Investigators on Sunday extended into a fifth day the detention of a man arrested on Wednesday outside the building where the suspected ringleader of the Paris attacks died, the prosecutor's office said.

Jawad Bendaoud told a French television station he had been asked to put two people up in his apartment for three days, but had no idea they had anything to do with terrorism. He was then taken away by police.

Under an anti-terrorism law introduced in 2006, terrorism suspects can be held for up to six days if there is a serious risk of an imminent act of terrorism, or for international cooperation. Then they must be charged or released.

Police have already released the seven other people detained during the assault on the flat last Wednesday in which presumed mastermind Abdelhamid Abaaoud and two other people died.

France has launched a massive investigation to get to the bottom of exactly who was behind the shootings and bombings in Paris last Friday at the national football stadium, a famous concert venue and several bars and restaurants.

Police on Sunday released a picture of a man they said was the third suicide bomber at the Stade de France, in a call for witnesses as they try to identify him. Of those three stadium attackers, police have so far identified one man by name.

The fingerprints of the other two show they passed through Greece. One of them was identified as Ahmad al-Mohammad from a Syrian passport found near his body, but it is not clear whether the passport was genuine or stolen.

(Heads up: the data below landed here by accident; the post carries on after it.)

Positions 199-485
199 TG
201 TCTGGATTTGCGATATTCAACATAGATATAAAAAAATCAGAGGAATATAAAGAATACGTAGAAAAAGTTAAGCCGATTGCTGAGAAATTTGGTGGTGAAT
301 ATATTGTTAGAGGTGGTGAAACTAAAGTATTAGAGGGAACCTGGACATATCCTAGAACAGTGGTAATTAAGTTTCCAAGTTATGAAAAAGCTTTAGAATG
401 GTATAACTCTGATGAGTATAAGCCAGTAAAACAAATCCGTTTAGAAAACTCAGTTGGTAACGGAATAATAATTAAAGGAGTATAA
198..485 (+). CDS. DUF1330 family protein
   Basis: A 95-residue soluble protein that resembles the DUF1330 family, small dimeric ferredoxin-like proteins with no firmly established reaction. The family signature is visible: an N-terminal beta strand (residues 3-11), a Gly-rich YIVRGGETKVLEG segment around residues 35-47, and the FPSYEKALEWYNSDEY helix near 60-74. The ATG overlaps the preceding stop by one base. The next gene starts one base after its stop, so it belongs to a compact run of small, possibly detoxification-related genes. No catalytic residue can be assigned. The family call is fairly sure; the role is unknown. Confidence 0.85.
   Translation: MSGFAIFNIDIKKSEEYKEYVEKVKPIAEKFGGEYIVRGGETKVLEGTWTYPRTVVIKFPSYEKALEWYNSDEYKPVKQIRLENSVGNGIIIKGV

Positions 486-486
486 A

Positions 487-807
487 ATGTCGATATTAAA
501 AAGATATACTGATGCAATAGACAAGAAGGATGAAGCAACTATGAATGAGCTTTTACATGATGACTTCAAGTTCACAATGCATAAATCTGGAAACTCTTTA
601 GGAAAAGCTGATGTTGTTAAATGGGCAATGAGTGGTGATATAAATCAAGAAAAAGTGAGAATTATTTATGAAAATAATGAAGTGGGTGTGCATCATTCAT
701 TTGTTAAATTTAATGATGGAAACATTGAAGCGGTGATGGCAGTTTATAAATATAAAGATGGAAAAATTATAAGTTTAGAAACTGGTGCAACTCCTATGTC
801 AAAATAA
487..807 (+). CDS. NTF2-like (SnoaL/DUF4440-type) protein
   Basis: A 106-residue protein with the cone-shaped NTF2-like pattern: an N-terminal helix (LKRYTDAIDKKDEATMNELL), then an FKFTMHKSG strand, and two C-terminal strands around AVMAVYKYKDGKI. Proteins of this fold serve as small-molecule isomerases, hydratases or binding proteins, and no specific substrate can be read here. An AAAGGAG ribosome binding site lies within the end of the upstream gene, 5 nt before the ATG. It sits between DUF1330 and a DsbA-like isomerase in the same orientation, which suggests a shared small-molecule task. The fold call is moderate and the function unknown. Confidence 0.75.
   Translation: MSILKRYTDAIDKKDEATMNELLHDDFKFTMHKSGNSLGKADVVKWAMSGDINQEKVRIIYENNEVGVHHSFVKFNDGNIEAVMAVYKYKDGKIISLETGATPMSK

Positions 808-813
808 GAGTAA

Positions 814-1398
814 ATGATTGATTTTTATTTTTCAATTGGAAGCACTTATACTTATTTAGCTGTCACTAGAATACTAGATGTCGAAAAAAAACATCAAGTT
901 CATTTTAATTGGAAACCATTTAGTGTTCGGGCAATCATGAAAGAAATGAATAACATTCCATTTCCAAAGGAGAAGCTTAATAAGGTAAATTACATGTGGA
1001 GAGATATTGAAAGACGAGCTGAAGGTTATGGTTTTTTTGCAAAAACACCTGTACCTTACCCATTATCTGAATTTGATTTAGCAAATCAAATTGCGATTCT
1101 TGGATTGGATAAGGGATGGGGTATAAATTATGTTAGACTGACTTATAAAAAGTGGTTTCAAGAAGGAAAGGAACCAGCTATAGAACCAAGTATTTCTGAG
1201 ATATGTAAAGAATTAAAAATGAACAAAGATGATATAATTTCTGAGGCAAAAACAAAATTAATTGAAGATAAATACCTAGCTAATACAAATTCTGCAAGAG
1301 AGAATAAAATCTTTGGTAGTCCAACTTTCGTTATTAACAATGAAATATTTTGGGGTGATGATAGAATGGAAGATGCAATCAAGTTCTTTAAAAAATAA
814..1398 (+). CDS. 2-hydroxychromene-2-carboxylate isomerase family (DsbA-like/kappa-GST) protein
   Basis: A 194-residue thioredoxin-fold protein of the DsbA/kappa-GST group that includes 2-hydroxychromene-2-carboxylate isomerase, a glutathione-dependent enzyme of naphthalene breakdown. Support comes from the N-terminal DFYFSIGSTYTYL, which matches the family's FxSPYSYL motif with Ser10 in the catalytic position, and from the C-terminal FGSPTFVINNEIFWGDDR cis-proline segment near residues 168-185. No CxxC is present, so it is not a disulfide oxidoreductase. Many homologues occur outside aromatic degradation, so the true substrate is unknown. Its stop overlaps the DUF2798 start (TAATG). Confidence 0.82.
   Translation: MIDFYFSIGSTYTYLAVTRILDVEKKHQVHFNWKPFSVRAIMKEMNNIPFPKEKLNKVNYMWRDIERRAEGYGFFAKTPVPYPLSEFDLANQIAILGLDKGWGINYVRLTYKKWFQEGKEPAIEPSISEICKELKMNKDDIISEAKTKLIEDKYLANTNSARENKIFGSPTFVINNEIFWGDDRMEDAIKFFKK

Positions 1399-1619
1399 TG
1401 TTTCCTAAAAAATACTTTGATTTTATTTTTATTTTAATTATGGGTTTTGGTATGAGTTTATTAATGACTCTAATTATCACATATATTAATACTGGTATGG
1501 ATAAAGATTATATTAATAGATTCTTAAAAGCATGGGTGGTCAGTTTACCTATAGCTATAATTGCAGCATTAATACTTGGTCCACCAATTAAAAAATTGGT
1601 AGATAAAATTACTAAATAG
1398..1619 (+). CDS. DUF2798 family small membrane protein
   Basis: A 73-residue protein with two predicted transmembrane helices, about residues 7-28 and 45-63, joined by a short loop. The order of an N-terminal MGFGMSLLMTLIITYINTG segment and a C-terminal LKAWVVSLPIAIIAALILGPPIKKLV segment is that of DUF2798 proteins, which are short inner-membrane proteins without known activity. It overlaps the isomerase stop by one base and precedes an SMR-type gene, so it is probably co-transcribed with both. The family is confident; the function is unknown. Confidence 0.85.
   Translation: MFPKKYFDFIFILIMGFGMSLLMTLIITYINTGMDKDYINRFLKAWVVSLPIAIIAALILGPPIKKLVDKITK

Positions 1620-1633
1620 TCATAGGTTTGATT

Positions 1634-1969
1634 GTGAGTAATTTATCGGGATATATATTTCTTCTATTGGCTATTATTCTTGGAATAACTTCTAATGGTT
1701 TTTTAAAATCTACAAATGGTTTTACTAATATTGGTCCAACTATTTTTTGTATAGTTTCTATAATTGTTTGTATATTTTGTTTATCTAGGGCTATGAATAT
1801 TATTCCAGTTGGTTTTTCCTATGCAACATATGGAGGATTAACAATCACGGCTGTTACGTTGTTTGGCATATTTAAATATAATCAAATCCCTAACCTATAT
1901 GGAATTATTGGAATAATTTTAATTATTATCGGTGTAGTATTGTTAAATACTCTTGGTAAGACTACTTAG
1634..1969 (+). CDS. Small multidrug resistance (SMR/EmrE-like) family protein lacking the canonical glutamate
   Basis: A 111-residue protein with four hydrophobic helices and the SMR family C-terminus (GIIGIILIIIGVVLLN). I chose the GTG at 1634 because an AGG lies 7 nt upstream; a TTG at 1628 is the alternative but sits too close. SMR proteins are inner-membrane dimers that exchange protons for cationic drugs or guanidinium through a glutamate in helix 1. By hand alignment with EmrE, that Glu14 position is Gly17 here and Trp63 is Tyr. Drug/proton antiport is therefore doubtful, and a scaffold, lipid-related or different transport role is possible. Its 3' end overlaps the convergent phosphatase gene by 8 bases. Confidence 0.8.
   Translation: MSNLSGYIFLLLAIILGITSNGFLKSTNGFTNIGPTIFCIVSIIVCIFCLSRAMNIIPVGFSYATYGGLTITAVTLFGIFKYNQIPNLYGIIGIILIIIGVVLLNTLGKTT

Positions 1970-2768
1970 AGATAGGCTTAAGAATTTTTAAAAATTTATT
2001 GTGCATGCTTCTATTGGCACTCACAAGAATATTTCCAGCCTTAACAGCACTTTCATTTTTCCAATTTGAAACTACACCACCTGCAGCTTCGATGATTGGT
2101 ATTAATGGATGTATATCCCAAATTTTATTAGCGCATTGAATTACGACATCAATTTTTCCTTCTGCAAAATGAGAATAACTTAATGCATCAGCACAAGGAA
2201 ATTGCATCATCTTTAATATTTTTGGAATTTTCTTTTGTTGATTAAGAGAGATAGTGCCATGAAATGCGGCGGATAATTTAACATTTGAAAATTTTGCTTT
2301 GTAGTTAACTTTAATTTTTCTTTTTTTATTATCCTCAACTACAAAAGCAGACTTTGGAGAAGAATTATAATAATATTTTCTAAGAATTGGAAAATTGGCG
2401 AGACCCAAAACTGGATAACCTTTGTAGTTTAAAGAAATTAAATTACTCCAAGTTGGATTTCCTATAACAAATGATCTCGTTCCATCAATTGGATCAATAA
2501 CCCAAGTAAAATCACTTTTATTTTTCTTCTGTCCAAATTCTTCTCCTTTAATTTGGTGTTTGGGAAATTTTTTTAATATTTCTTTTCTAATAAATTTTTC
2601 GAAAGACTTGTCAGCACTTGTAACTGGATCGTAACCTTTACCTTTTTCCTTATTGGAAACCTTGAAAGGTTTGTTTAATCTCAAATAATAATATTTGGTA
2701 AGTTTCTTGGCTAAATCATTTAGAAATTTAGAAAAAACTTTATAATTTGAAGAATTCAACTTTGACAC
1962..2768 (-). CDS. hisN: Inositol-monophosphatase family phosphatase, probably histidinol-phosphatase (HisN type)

Investigators believe Abaaoud, a Moroccan-born Belgian who had fought for Islamic State in Syria and was one the group's most high-profile European recruits, was the mastermind behind the attacks.

One of the suspected assailants, Salah Abdeslam, fled to Belgium the day after and fears of more deadly attacks prompted the authorities there to put Brussels on maximum alert on Saturday, Nov. 21.

Belgian Prime Minister Charles Michel advised the public to be alert rather than panic-stricken, but said the raised security level was due to the "serious and imminent" threat of Paris-style coordinated attacks.

Belgium has been at the heart of investigations into the Paris attacks after links emerged to Brussels, and the poor district of Molenbeek in particular. Two of the Paris bombers, Brahim Abdeslam and Bilal Hadfi, had been living in Belgium.

A poll conducted by IFOP for the Le Journal du Dimanche newspaper showed 27 percent of respondents were satisfied with French President Francois Hollande following the Paris attacks, up from a 2015 low of 20 last month.

(Reporting by Sophie Louet and Matthias Blamont; writing by David Clarke; editing by Giles Elgood)

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